How to Rebuild a Shrinking, Aging American Military

New report urges next president to boost defense spending

U.S. military exercise
United States Marine Corps Bell Boeing V-22 Ospreys take positions to be refuelled by a Spain's Lockheed C-130 "Hercules", during a bilateral training exercise / AP
October 8, 2015

Today’s U.S. military is shrinking and using older equipment as troops face more deployments and emboldened adversaries abroad, according to a new report that lays out a plan to revitalize American defenses.

The new report from the American Enterprise Institute said that "America’s military power has been declining ever since the first wave of cuts in the aftermath of the Cold War." The Army has dwindled from a size of 535,000 troops in 1991 to 450,000 during the Obama administration, for example, and the U.S. Naval fleet now has 282 ships compared with 451 at the end of the Cold War.

This smaller military has repeatedly been deployed in the wars of Iraq and Afghanistan, leaving a force that "has been battle tested, but it is also battle tired," the report said. U.S. forces still use fighter jets, submarines, tanks, and other equipment that were largely purchased by the Reagan administration in the 1980s despite a modest defense buildup after the terrorist attacks of September 11, 2001.

The military procured 2,083 tanks, artillery, and other armored vehicles between 1975 and 1990, compared with just 334 in the 15 years after the end of the Cold War. The Pentagon’s acquisition of fighter and attack aircraft declined from 349 to 68 during the same period.

"Because the platforms carrying the military into war in Afghanistan and Iraq were largely bought in the late 1970s and 1980s, their sustained use in those conflicts meant that more had to be spent to keep them repaired and ready for combat," the report said. "As a result, from 2001 to 2009, the percentage increase in the Pentagon’s operations and maintenance account topped 50 percent, reducing the availability of funds that might have been spent on recapitalizing the military."

"Since 1945, the one constant of international politics has been the military power of the United States," the report said. "Our next commander-in-chief must rebuild America’s military power."

The report recommends a goal of spending at least 4 percent of U.S. GDP on defense in order to bolster the military and deter adversaries. That would require Congress to repeal the 2013 sequestration agreement, under which automatic budgets are on pace to reduce about $1 trillion from the defense budget in the coming years.

U.S. defense spending would shrink to 2.6 percent of GDP by 2019 under the spending caps currently in place.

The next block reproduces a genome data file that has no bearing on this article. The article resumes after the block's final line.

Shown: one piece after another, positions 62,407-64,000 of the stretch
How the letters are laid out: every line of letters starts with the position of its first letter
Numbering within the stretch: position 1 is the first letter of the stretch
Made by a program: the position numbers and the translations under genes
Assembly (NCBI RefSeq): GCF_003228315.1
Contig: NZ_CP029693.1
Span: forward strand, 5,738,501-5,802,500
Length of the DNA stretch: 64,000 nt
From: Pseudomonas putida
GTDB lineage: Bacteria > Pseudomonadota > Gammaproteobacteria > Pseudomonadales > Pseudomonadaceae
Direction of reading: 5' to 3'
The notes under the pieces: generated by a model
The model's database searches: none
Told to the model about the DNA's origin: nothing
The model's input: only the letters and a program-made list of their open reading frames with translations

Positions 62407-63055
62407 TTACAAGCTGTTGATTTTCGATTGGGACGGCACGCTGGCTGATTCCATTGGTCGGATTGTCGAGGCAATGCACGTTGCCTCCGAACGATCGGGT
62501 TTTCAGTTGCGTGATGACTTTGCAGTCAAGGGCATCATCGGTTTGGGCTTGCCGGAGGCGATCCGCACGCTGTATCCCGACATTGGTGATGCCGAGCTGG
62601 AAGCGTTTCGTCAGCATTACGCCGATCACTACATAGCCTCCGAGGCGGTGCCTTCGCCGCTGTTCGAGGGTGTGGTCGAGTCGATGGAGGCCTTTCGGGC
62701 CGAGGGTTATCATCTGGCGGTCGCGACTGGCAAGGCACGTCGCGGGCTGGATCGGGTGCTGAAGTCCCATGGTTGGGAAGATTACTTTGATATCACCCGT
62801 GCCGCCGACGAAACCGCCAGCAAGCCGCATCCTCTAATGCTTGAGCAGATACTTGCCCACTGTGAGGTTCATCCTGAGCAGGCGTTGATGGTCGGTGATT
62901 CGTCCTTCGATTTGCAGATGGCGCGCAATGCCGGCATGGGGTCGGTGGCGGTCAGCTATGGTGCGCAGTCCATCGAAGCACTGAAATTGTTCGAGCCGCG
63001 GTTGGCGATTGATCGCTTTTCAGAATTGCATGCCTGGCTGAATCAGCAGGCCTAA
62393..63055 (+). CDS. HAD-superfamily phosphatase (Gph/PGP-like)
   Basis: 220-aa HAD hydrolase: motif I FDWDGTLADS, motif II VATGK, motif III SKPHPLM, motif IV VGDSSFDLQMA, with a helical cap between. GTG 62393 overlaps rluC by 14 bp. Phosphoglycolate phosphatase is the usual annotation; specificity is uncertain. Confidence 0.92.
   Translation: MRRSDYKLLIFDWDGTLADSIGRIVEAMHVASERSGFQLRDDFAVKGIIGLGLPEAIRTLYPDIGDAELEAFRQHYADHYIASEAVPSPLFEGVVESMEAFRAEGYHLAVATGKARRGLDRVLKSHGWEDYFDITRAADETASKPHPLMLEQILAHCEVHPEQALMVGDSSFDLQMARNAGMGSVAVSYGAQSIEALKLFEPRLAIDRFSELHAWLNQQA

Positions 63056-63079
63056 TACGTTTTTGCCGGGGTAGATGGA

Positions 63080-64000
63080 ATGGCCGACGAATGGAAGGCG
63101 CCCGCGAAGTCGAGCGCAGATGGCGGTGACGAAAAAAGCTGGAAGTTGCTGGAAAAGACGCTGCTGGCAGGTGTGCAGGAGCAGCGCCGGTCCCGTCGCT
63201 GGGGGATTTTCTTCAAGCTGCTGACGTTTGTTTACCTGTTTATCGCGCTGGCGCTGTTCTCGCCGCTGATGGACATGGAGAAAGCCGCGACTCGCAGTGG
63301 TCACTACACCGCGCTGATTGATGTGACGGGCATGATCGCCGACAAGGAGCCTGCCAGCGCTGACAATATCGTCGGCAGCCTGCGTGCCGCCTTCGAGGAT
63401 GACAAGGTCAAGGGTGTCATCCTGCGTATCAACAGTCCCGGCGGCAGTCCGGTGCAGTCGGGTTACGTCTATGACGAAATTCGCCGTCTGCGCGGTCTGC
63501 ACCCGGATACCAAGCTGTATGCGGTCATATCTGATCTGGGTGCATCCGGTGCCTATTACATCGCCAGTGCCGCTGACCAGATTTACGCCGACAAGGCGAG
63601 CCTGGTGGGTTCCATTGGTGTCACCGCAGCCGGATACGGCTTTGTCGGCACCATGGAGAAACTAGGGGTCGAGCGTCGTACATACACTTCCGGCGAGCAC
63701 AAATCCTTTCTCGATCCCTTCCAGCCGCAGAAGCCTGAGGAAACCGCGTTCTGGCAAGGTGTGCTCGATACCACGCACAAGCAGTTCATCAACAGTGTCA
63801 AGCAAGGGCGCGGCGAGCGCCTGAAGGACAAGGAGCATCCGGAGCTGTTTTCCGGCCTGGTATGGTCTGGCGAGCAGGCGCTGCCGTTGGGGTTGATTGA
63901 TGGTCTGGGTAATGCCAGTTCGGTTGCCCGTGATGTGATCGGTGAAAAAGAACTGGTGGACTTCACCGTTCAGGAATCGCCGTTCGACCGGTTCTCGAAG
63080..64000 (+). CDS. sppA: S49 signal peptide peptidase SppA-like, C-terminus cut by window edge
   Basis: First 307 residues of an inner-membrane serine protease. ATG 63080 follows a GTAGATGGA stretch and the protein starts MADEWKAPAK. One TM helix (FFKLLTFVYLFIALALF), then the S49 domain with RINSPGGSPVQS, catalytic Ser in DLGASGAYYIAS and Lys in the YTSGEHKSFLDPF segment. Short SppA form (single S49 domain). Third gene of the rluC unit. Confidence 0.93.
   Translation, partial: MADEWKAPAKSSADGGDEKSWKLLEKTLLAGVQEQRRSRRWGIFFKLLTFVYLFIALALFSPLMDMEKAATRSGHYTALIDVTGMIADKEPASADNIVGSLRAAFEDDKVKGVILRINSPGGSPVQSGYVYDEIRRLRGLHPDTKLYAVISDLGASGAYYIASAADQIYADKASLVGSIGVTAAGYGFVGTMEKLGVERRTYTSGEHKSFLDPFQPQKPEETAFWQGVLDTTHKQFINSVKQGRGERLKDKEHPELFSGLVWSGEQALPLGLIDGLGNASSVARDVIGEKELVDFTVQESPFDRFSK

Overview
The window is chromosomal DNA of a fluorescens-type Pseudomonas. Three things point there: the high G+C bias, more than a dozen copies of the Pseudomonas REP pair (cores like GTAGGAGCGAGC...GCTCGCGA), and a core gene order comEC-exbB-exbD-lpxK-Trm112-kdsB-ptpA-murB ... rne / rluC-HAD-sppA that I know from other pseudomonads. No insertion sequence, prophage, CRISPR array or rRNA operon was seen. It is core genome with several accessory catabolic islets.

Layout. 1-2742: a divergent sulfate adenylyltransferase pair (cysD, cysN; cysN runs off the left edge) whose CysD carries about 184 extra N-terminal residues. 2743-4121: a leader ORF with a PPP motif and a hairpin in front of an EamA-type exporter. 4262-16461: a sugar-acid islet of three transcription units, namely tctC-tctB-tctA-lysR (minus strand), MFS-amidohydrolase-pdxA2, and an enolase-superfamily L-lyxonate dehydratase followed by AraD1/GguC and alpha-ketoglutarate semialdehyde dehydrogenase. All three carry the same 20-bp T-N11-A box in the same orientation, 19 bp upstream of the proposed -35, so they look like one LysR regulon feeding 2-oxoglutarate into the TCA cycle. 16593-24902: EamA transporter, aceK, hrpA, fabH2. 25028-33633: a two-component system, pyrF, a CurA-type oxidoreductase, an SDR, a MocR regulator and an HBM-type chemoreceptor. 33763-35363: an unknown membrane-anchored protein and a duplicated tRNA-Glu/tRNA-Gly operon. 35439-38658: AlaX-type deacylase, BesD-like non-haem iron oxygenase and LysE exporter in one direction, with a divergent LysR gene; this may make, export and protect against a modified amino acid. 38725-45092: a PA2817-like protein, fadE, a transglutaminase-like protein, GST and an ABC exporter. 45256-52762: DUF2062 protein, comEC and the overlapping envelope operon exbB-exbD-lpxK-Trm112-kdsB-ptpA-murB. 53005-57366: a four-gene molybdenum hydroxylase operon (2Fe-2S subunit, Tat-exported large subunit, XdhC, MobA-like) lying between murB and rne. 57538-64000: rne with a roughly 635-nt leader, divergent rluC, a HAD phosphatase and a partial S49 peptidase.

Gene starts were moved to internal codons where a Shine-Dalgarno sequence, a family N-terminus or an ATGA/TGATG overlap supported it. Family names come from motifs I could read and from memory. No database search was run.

The extra spending would help prepare the military to push back against a number of adversaries that have strengthened since the end of the Cold War, when America began to drawdown its defenses.

In just the last few years, China has raised tensions in the Asia-Pacific by constructing artificial islands with military facilities in the South China Sea, Russia has directly challenged NATO by invading two potential members in Eastern Europe, a new terrorist group in the Islamic State has seized territory in Iraq and Syria, and Iran has expanded its support for anti-American proxies in the Middle East.

With a larger and more capable military, the United States could address all of those aggressors with a "three-theater force construct," the report said. The think tank envisions at least two brigade combat teams in Poland to deter Russia along with regular exercises in the Baltics, as well as two aircraft carrier strike groups in East Asia and more joint bases with allies amid Chinese provocations.

In the Middle East, where the report says that conditions have become "remarkably less favorable" since the U.S. withdrawal from Iraq in 2011, the next administration might need to send 25,000 to 50,000 troops to roll back the Islamic State and Iranian influence, and stabilize U.S. allies.

"As in 1979, what is required now will be a renewed U.S. engagement and a recommitment of American forces—one that eschews the temptation to see battlefield successes as the ‘mission accomplished’—for a sustained effort to again create a balance that secures American interests," the report said.

Yet before the military can add more troops, provide them with more training and equipment, and deploy them around the globe, political compromises must be made in Washington. Defense policy has now become ensnared in the annual spending fight, with President Obama threatening to veto the national defense bill unless Republicans agree to spend more on domestic programs.

Rep. Randy Forbes (R., Va.), a prominent lawmaker on defense issues, said on Tuesday that a veto would delay the acquisition of several vital ship and plane programs for the military.

"The impact of vetoing that bill, which may very well happen within weeks, is we’ll lose three destroyers, two attack subs, three littoral combat ships, an amphibious ship, and we’ll delay the Air Force bomber program, and the Air Force tanker program," he said. "And you have to say, what kind of image is that putting around the globe?"

Published under: Military